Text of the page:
The relationship between God and mankind has been one of distress and apparent contradiction. The story of the Fall in the third chapter of Genesis gives an account of our present existence, which is marked by the fundamental separation of man and his Creator, each of whom reside on a different side of a barrier of sin. The barrier, which Genesis tells us was built by Adam’s fault, poses two major issues for the Judeo-Christian tradition. The first is that the side
on which man resides, removed from the source of goodness and fulfillment, is permeated by evil, suffering, and sin. An archetypal question arising from this situation is how God, who is both omnipotent and maximally good, can permit the existence of such evil, and furthermore, how evil can even exist since the beneficent Creator is the source of all. The second profound issue concerns the reunification of God and humans: how is the barrier of sin broken and the gap bridged; who is active in traversing it?
One of the formative teachers in the Christian tradition made it his life’s ambition to answer these questions, along with innumerable others. Saint Augustine, the great philosopher, theologian, and bishop of Hippo, is remembered as an authority concerning these two issues.
Relatively early in his life, he approached the problem of evil from a Neo-Platonist perspective, famously asserting that evil is truly a lack of goodness and is a reality not on account of God, but on account of human free will. Later in his life, Augustine addressed the issue of reunification of God and mankind in the midst of the heated Pelagian controversy. While his opponents claimed that the very free will which Augustine earlier championed was the efficient lynchpin of our salvation, Augustine firmly declared that God’s grace was salvation’s source and eventually began to use the term “predestination” to describe the deliverance of man from his plight. While Augustine is acknowledged as a Church Doctor and one of the most respectable and influential thinkers to have ever written, it is difficult to comprehend how any intellectual could argue so fervently for concepts as dissimilar as free will and predestination. The two, it seems, are mutually exclusive. If a person is predestined, his free choice appears to be rendered rather illusory, or at best, trivial. This has led some of his readers to conclude that there existed two Augustines, “the earlier teacher, who proclaimed the freedom of the will; and the later Doctor of Grace and defender of Predestination.”1Augustine, however, was not as inconsistent as one might think. By considering passages from his De Libero Arbitrio, De Civitate Dei, and the Enchiridion, it becomes apparent that Augustine’s carefully formulated answers to the problem of evil and the source of reunification are not contradictory. Furthermore, while Augustine adjusts his formulation of the will’s attributes as time progresses, his principles and overall schema do not change so much as do his audience and the social context in which he is writing.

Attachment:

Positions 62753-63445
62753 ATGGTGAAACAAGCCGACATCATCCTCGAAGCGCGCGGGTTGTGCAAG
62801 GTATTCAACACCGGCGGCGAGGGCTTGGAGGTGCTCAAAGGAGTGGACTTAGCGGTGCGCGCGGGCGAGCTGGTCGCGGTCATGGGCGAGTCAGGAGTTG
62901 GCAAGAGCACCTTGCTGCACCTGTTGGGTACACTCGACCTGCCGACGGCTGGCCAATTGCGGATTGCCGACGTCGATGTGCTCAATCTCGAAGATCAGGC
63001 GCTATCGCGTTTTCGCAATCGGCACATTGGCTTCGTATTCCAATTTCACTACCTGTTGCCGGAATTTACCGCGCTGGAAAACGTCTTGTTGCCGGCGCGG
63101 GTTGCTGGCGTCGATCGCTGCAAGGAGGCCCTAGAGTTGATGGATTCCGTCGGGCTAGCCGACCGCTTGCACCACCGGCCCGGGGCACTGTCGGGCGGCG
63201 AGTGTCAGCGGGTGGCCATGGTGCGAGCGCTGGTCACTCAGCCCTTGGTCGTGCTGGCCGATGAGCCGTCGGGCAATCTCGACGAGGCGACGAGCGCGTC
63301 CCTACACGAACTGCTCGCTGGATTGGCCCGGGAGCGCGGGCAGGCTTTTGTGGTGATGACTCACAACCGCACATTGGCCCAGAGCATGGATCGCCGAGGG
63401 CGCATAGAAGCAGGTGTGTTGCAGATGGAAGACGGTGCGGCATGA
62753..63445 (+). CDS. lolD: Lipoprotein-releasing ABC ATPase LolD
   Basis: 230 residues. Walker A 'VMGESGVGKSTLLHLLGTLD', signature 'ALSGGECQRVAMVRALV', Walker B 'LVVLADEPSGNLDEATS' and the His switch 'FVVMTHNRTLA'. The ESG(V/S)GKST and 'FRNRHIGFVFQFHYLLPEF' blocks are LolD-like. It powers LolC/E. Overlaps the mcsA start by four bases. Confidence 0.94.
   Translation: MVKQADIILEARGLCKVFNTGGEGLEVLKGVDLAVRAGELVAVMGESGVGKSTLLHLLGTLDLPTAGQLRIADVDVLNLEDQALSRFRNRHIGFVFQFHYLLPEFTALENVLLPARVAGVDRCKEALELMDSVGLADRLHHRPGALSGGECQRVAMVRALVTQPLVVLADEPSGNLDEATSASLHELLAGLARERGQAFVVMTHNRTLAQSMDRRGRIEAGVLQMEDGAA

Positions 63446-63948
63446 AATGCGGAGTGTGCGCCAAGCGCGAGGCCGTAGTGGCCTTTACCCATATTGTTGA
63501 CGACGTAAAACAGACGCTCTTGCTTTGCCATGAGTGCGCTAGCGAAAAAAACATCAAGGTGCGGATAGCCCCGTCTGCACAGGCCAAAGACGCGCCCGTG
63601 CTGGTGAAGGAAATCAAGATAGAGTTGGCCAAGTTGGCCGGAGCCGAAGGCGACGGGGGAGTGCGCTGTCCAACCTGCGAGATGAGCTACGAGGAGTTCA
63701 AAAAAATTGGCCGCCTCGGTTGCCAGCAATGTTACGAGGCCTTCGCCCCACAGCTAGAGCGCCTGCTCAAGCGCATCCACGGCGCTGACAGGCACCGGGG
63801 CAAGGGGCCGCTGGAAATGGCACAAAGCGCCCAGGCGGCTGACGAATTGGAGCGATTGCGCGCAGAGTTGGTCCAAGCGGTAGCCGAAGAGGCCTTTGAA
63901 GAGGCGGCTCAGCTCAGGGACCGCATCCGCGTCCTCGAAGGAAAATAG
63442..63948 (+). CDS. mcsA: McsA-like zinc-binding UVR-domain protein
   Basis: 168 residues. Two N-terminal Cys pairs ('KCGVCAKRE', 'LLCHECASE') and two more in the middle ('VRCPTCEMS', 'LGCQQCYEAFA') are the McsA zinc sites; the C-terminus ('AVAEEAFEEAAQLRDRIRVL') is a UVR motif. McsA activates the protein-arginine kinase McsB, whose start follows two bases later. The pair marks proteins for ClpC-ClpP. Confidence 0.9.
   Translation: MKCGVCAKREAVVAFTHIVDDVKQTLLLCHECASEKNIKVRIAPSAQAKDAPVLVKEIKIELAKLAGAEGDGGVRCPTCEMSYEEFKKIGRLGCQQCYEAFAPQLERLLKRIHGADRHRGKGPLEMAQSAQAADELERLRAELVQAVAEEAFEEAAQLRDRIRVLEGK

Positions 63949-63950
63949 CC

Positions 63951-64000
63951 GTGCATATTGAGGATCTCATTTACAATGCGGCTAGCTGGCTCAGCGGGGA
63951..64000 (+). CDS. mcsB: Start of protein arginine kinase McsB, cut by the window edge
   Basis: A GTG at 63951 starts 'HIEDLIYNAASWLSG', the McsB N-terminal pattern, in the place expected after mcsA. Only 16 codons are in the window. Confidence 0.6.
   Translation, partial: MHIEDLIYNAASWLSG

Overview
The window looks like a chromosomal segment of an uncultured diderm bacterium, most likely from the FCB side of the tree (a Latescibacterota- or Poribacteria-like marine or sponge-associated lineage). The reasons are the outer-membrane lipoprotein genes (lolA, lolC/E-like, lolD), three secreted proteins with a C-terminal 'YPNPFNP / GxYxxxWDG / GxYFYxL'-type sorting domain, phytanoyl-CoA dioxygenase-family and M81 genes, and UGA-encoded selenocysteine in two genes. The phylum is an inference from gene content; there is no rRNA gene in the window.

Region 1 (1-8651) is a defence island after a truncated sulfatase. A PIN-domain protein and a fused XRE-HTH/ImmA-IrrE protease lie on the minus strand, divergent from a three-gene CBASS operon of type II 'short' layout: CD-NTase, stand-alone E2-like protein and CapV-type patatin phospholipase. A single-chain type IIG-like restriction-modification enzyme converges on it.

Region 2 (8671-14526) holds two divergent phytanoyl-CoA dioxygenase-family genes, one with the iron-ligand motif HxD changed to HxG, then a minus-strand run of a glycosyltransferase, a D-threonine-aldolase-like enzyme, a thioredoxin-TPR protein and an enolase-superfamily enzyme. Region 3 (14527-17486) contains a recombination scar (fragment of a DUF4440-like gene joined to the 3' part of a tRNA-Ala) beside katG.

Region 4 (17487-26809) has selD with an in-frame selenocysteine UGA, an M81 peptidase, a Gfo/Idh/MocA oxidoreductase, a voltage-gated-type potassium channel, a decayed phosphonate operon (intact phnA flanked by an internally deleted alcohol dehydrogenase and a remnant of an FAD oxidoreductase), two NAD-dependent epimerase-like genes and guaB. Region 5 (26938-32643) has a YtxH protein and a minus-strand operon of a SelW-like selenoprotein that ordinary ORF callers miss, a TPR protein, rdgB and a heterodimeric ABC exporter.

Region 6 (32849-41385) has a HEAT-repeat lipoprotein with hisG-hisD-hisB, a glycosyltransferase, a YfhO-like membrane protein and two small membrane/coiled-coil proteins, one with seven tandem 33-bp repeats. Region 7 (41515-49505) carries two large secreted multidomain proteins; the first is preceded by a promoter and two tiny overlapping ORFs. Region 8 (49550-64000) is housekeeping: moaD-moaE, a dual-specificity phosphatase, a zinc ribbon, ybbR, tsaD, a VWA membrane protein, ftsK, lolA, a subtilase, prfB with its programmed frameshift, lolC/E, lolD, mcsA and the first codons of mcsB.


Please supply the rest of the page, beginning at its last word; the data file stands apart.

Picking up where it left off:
In his last years, Augustine is comfortable maintaining the verity of both predestinarian grace and free will, and even ventures to say that they work together.